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Mama Deb
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December 2010
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Mama Deb [userpic]
Yom Kippur

I survived, of course.

I didn't have an easy fast this time around. I don't fast well as a rule, but this was harder than usual. Normally, I manage to stand throughout Neilah, but this time, I didn't. I think maybe it was the nap.

First thing was the rain - New York City and the rest of the Northeast is getting, at one swell foop, all the rain it didn't get during the summer. You can't carry an umbrella on a holiday. I don't own a raincoat, or a rainhat. I ended up wearing my winter coat, which is waterproof and has a hood, and my canvas sneakers (can't wear leather shoes on Y"K) didn't get too wet.

Kol Nidre was done beautifully and with tremendous ruach by our friend S, as was the rest of Ma'ariv. I followed my normal practice of doing the private davening from an all-Hebrew Israeli machzor and following the outloud davening with an ArtScroll. I find doing that aids my concentration in both instances. And the rain slackened off for the walk home, so that wasn't so bad.

However, I decided that I'd do better wearing a knit hat instead of a fancy scarf the next day - they dry faster and are more comfortable. I did NOT wear all white, although a number of people did. More settled for one white garment or just an extra-nice Shabbos suit or outfit. The married men, of course, wore their kittels (the white coats they got when they got married, or a replacement if they can't wear the originals anymore.) and tallisim, so they were all set. Instead, I wore an off-white sweater at night, and the next day, I wore a white shell under my jacket (which came with a different skirt than the one I was wearing, but the first skirt developed a hole, and this went beautifully.)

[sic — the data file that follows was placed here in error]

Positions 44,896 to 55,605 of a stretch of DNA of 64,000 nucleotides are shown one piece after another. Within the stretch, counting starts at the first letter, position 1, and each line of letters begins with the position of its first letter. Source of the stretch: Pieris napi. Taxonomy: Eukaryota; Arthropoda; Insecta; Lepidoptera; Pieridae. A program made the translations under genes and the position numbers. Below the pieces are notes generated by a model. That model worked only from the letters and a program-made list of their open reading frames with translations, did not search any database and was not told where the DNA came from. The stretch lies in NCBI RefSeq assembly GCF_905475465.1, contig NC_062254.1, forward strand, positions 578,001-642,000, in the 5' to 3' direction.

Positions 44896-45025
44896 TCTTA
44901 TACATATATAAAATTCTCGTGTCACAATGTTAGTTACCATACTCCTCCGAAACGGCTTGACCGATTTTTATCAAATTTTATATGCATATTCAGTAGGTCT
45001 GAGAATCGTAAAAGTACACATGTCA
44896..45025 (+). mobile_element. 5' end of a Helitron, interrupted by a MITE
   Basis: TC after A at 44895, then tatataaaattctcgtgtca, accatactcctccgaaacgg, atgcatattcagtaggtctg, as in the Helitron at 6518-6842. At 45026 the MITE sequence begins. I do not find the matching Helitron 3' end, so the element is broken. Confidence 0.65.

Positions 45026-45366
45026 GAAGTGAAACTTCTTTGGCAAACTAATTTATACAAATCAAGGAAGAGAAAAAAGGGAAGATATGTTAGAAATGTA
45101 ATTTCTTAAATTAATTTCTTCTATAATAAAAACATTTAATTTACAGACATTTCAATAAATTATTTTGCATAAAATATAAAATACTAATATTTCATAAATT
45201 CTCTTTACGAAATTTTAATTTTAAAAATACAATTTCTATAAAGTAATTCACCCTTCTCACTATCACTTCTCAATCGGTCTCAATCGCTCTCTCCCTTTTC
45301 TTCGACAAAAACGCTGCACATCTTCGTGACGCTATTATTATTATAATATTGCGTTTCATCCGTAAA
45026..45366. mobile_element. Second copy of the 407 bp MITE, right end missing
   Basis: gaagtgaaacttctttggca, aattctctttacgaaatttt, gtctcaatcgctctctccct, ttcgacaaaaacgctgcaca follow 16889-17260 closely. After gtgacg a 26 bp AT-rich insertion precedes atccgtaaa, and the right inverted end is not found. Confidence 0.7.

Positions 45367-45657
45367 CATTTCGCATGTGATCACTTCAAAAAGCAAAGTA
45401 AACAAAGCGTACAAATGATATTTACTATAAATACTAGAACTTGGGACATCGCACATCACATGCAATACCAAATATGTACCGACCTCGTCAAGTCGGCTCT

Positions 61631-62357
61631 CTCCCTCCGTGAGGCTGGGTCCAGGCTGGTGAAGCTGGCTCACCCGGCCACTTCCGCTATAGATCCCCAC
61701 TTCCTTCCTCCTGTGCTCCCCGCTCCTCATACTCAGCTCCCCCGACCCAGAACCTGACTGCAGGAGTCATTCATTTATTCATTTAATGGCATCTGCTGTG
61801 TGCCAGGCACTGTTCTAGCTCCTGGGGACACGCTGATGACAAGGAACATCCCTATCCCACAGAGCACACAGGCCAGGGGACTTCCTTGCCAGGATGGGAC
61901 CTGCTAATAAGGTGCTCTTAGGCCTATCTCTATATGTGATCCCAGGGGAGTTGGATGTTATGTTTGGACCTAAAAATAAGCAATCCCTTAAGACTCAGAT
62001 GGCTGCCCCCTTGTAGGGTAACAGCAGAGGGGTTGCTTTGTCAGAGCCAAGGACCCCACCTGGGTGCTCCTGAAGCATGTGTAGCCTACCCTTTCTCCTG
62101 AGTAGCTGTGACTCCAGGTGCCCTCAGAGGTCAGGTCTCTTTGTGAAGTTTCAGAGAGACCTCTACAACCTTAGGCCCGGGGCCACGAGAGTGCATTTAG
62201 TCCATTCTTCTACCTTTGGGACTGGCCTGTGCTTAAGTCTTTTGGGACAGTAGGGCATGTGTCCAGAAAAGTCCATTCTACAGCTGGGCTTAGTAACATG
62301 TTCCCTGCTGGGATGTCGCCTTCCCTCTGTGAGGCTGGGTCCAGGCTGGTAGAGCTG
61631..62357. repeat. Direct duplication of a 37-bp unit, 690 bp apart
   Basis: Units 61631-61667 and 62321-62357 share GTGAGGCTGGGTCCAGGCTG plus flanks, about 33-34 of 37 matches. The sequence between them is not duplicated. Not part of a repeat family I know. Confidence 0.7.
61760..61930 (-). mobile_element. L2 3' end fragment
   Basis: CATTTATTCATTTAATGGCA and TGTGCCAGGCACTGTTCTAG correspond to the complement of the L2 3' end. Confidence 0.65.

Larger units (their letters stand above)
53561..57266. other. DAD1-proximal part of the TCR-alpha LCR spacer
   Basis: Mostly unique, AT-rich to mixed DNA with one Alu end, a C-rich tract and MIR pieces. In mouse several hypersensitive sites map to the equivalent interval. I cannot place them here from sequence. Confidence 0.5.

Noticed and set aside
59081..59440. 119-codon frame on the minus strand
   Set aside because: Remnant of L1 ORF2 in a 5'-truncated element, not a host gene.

The shul's ac had been left on, so it was *cold*. Many of the women finished musaf wearing their coats at least draped over their shoulders - I know I did. My rebbitzen, who is a lovely lady and who sat next to me, said she liked the cold.

And, again, our ba'alei t'filah, our prayer leaders, did an amazing job. It's so *nice* belonging to a synagogue with deep talent. We didn't have to hire an outside cantor to do the big services. And Yavneh has another major plus - no one *talks* during the davening. No matter how long the service, even the teenage girls either davened or left the sanctuary. And then they all joined in the singing, too. We have amazing ruach and kavanah, and having one of our own at the shtender only helps.

Musaf ended at about 1:30, and mincha would be at 4PM. So we went home and took naps. Well, I took a nap. Jonathan didn't. In retrospect, maybe the nap wasn't a good idea, but honestly, I couldn't stay awake. He left before I did, and when I got dressed again, I wore a long-sleeved white turtleneck instead of the shell. I also changed necklaces (in neither case were they at all precious - one was a beaded double-helix and one was beggar's beads, which means highly polished pebbles. I prefer that sort of jewelry.) I also wore the green shawl I got from ataniell93. (BTW, I wore the maroon one with my suit on the first day of R"H. It got nothing but compliments and it went perfectly. Thank you!)

And the shul was comfortable. :) Ah, well. I wasn't the only one who'd changed, either, and at least two women came back wearing the same sort of hat I was. I did come late enough to miss the mincha Torah reading and all of Yonah, but that was okay - I came in time to say the amidah. That's the part that counts. S did Neilah, and as I mentioned, I did not manage to stand. I was also somewhat light headed and a touch nauseated, but both of those passed eventually. I think that was the nap.